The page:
Saturday, November 28, 2015

Board Game Review: Scoville

A few months ago, a friend introduced me to a very fun board game called Scoville. The point of the game is to grow, crossbreed, and harvest peppers, which are then combined in recipes. I really enjoyed it, so let's take a look at it now, shall we?

We start, as always, with the numbers:

Strategy: 4
Randomness: 2
Complexity: 2
Humour: None
Attractiveness: Ideal
Average Length of Game Play: 1 hour

The game board in Scoville represents a plot of farming land. There are a few other spaces around the board that are important for turn order, special victory point prizes for being the first to plant certain peppers, and other things, but the farming plot is the most important. It's made up of several squares, each of which has a pepper-shaped cut-out in it. The game starts with a couple of the least spicy peppers in the two central squares, and each player has a few of these peppers in his inventory.



Players bid on turn order each round; this can be crucial, because the harvesting phase goes in reverse order. Sometimes, you want to plant first, and thus will want to bid higher on the turn order; other times, you want to harvest first, which means you want to place a lower bid.

The planting phase involves players placing peppers from their personal pile in the empty squares on the farm plot. The harvesting phase involves moving your farmer meeple along the spaces between the peppers in the farm. Movement is limited; you can't turn around and you can't move through a space occupied by another player. But when you walk between two peppers, you pick up a new pepper. The colour of the pepper you pick up is determined by the colour of the peppers between which you walk. Normally, walking between two peppers of the same colour gives you another pepper of that colour. Walking between two different primary colours gives you a secondary colour (for example, walking between a blue pepper and a yellow pepper gives you a green pepper). Mixing secondary colours starts getting you more advanced peppers, like the brown, black, or white peppers. And if you can mix black and white peppers, you can get the hottest pepper of them all: the clear colourless pepper.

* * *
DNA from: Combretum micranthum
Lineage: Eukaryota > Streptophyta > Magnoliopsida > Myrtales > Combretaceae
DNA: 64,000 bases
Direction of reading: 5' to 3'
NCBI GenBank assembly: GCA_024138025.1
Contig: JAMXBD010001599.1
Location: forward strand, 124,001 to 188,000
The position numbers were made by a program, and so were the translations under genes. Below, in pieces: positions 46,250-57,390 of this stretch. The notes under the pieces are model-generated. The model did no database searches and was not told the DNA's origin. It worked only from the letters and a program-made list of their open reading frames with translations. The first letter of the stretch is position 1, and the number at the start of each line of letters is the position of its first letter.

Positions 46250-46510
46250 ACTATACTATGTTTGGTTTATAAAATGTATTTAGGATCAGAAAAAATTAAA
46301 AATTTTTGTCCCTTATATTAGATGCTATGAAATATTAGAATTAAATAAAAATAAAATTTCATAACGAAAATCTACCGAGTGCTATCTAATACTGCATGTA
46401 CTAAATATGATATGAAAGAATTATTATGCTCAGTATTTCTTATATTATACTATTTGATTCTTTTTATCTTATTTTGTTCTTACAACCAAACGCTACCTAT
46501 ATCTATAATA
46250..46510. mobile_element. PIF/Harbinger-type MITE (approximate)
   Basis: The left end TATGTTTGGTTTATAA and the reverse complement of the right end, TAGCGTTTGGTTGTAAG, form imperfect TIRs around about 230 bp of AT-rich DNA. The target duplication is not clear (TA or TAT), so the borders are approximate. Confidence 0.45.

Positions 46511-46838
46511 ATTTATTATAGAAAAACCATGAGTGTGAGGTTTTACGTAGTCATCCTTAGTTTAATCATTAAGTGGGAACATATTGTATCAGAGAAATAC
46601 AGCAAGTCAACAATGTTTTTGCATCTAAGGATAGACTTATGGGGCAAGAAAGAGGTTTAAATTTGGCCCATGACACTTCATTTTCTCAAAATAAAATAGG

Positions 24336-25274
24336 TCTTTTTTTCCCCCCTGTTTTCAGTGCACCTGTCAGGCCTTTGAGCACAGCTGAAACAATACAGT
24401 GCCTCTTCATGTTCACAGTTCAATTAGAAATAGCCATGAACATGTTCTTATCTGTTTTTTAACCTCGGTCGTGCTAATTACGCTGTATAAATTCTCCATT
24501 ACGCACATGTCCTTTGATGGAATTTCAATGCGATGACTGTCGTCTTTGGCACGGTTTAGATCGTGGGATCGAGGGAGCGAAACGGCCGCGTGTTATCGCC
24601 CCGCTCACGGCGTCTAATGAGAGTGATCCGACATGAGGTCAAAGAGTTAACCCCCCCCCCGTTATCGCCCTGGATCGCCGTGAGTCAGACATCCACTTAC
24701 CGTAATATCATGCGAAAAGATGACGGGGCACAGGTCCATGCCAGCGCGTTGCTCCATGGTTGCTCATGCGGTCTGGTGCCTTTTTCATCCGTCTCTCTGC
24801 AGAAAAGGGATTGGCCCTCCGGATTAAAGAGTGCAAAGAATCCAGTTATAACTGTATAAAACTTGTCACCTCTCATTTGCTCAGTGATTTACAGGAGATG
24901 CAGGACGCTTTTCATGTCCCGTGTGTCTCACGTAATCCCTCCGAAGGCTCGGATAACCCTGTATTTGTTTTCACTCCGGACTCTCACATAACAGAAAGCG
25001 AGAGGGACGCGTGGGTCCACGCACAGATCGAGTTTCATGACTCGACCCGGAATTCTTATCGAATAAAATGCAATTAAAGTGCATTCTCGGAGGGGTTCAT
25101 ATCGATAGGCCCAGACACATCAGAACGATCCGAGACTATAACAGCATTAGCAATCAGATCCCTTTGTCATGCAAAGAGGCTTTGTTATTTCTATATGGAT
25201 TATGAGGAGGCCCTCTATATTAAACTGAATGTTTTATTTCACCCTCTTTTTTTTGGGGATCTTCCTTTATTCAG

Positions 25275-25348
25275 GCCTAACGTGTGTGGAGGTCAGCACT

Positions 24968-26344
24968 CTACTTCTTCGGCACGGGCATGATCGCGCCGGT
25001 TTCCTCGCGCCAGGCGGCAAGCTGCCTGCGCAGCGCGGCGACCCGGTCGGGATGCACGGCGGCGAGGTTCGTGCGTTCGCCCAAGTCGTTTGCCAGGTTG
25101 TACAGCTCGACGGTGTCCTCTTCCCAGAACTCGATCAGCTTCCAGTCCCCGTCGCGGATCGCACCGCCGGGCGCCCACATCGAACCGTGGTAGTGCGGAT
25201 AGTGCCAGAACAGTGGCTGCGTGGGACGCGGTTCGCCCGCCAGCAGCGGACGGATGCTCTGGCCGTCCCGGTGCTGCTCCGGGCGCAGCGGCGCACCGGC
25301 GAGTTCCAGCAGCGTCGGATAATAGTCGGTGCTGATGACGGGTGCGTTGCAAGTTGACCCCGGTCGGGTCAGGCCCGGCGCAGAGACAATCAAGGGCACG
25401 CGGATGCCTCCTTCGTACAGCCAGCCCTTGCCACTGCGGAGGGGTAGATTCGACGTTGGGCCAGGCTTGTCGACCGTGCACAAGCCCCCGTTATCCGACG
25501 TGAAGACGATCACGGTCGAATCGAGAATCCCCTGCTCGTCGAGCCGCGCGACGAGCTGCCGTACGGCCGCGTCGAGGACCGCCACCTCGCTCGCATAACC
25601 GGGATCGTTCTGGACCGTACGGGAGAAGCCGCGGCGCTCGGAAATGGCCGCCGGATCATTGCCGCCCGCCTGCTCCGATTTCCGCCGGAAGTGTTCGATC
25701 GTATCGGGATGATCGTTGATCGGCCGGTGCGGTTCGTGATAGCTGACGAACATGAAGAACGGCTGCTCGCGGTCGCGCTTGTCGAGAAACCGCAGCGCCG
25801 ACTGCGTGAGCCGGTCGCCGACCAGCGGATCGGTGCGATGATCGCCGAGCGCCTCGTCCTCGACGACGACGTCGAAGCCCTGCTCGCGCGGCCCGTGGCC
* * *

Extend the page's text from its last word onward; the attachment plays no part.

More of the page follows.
Once you start accruing peppers, you can use them to make recipes. Sitting alongside the board are several recipe cards. They range from simple, not-at-all-spicy recipes like 'Born to Be Mild,' which requires a yellow pepper and a purple pepper, to melt-your-face-off recipes like 'Phant-om-nom-nom,' which uses three colourless peppers and two brown peppers. The spicier the recipe, the more victory points you get for it.

There are a few other steps, like buying crates that give you bonus peppers, but the only other really important aspect of this game (at least in terms of reviewing the game) is the fact that each player has a small screen behind which he keeps all his peppers, scored recipes, awards, and other items. Thus, you never know how many points the other players have. In fact, these screens caused me to be very surprised when I won the game I played; although I had managed to score some high-point value recipes at the end of the game, I was worried that they wouldn't be enough to exceed the point values scored by the many lower-point recipes that the other players had been accumulating throughout the entire game. But because I couldn't see what recipes they had, I simply didn't know how far ahead of them I really was.

I really enjoyed this game. I may have to pick up a copy for myself some day. But I will leave you with that for now. Until next week,

Game on!

Sunday, November 22, 2015

An Overview of Shifters

It has been a very crazy couple of weeks. I haven't posted according to the schedule in some time. But at least I've got the beta playtest draught of Shifters ready to go. So this week, I thought I'd give you a quick overview of how the game works.

Characters have five primary attributes:

  • Strength: An overall measure of physical sturdiness, covering body mass, lifting and carrying capacity, health, endurance, damage capability, etc.
  • Agility: A rating of flexibility and co-ordination, which includes the basis for most physical skills and proficiency in weapon use and combat.
  • Reason: A description of general mental capacity, including logical thinking and rational cognition. It doesn't cover knowledge, though.
  • Psyche: This is the attribute that covers what you know (rather than the ability to use what you know in a logical manner). Also governs social ability.
  • Essence: This is the supernatural ability. It covers willpower, but also ability to use magic, psionics, and most superpowers, as well as resistance to these.
Each is rated from 2 to 10. The ratings are then subtracted from 12, to give you that attribute's target number (thus, if you had a Reason of 7, your Reason Target Number is 5). You purchase levels in attributes using Character Creation Points (CCPs), with each level in an attribute costing 5 CCPs. Normally, you start the game with 150 CCPs, but the GM may alter this depending on what sort of game he's running.